It was not that long ago that “test tube babies” only existed in science fiction. I remember my shock when, in 2007, one of my students at Wellesley College told me that she was an IVF (in vitro fertilization) baby. “The technology couldn’t be that old, could it?” I thought. In The Pursuit of Parenthood:… Read more →
By Lara Freidenfelds
What would you do if you desperately wanted to have a baby, and your spouse had HIV? In the mid-1990s, the introduction of highly-effective HIV drug regimens turned HIV from a death sentence into a chronic condition. People with HIV and their life partners could begin to imagine creating families and living to see their children grow up. But it was not until 2014 that researchers and policy-makers approved a prophylactic regimen that effectively protects against HIV-transmission even without condom use. (It still is not officially condoned for family-building purposes, but some physicians are willing to prescribe it for that purpose.) For almost two decades, HIV-discordant couples faced a special kind of infertility: it was childlessness caused by the threat of illness, by fear, and by a traumatized, cautious public health and medical community that could not move beyond its initial message, that “only condoms prevent HIV transmission.”
A new e-book, Positively Negative: Love, Pregnancy, and Science’s Surprising Victory over HIV, takes us into the lives of two couples who lived this history.
by Lara Freidenfelds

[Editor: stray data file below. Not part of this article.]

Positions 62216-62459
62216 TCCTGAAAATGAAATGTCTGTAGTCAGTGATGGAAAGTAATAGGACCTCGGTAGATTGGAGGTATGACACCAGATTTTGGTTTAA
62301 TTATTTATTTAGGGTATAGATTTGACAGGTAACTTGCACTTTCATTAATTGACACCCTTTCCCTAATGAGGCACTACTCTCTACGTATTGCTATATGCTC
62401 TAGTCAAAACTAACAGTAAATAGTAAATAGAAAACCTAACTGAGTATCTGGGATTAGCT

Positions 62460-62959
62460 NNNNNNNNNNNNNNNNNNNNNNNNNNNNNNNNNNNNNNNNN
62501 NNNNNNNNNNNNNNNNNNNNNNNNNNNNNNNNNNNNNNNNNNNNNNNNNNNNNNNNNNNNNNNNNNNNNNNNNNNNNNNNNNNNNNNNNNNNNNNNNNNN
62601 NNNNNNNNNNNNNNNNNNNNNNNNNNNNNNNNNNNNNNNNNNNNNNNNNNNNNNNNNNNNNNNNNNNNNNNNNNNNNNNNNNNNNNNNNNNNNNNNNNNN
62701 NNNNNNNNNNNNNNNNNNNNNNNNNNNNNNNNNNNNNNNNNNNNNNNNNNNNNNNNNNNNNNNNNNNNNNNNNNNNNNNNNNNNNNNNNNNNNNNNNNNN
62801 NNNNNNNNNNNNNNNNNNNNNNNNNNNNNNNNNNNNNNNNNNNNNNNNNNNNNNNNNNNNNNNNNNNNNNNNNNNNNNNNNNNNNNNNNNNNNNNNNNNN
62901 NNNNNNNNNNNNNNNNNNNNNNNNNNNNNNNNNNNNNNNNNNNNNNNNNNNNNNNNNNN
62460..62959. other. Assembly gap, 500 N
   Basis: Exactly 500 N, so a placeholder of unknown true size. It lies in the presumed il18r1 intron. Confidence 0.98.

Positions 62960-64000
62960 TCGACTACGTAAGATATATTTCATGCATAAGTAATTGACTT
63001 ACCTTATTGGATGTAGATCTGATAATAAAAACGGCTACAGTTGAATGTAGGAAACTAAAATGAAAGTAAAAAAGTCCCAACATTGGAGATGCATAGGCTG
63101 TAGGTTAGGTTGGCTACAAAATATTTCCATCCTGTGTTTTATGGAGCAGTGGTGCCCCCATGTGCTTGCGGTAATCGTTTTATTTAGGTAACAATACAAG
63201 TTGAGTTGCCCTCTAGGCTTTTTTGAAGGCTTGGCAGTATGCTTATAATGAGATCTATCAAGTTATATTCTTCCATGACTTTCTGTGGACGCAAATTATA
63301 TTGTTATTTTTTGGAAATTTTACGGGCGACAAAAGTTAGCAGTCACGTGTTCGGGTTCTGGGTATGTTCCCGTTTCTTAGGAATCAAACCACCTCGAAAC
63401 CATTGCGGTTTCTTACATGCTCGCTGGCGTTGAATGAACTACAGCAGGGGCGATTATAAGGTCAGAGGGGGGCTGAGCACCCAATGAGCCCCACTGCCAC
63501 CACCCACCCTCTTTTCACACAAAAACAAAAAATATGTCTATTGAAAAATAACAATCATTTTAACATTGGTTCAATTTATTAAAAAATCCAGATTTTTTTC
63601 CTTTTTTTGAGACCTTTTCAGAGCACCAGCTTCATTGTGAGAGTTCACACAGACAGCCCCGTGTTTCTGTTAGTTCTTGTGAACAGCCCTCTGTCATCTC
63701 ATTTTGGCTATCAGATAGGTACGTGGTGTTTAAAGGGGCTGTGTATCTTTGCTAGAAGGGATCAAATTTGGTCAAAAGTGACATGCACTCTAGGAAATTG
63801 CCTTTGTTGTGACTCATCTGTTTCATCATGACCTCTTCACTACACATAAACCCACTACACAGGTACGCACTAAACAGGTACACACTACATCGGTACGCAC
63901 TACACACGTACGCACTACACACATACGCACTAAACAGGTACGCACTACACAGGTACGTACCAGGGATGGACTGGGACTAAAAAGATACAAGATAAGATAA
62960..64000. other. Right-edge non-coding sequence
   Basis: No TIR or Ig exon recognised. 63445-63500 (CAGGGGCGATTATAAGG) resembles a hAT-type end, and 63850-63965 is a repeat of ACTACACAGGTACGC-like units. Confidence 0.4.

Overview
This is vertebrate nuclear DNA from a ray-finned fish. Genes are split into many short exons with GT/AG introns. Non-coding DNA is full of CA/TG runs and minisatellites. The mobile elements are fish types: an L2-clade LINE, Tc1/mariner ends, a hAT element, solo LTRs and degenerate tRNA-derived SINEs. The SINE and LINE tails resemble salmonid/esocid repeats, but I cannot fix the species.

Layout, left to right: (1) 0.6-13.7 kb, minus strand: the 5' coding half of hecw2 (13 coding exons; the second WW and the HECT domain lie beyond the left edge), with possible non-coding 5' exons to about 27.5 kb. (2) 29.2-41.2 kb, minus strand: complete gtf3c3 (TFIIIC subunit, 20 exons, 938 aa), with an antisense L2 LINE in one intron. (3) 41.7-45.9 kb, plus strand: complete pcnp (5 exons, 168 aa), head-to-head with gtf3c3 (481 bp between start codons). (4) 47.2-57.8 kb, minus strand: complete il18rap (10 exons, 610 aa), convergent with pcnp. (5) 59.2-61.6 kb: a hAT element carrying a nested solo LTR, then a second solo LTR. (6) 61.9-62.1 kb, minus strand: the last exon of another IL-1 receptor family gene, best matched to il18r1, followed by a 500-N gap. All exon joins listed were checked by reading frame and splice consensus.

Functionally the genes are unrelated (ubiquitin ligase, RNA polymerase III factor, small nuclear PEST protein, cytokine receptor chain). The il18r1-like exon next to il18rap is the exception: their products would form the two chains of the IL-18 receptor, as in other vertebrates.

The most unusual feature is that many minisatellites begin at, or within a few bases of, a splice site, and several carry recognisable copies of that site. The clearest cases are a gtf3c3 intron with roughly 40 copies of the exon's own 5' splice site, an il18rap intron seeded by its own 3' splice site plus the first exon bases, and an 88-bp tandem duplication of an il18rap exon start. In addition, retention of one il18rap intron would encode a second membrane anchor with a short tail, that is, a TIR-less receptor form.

Recently, a Canadian fertility clinic made the news because it refused to allow a white client to be impregnated with sperm from a donor of color. The clinic director told the media, “I’m not sure that we should be creating rainbow families just because some single woman decides that that’s what she wants.”
When I first read this, I felt offended. Personally. My husband and I are different races, and our kids are bi-racial. I guess I had never proclaimed us a “rainbow family,” but ok. The clinic’s decision to avoid creating bi-racial children seemed like a judgment on my family. Like, my family’s not terrible or anything, but as a society we wouldn’t want to go making extra families like mine if we can stick to normal, uni-racial families. Am I a bad mother because I ignored race when I chose my spouse? Would it have been more responsible of me to have my kids with a white father?
Sandra Trudgen Dawson
A few weeks ago I heard an interview between Terri Gross and Jennifer Gilmore on NPR discussing Gilmore’s new novel, The Mothers. The novel is based on Gilmore’s experience as she and her husband navigated an open, domestic adoption. After a series of incredibly cruel and emotionally abusive relationships with potential birth parents, Gilmore and her husband eventually adopted a son earlier this year. The interview was grueling. At one point, the interviewer asked Gilmore if she would recommend “open adoption” to anyone listening. While Gilmore answered yes, it was not the unequivocal “yes” that I would give.
By Tina M. Kibbe
As an historian of science and medicine, I am always interested in both the histories of and the latest innovations in genetic and reproductive technologies. It is unbelievable how far we’ve come in such a relatively short period of time. These technologies are usually met with a mixture of awe and fascination or resistance and fear—it seems as if sometimes we are witnessing a glimpse into the future, yet it is actually happening in the here and now. I recently came across an article that actually made me stop and say, “Wow, really?” It’s about research into a new reproductive technology, but before I get to it, I want to do a brief background of revolutionary reproductive and genetic technologies that have sparked some intense ethical and moral debates. Specifically, three groundbreaking developments which have women/gender at their very core. Three developments that, as they were occurring, perhaps seemed like they were only futuristic, fantastic things that could never really happen . . . until they did.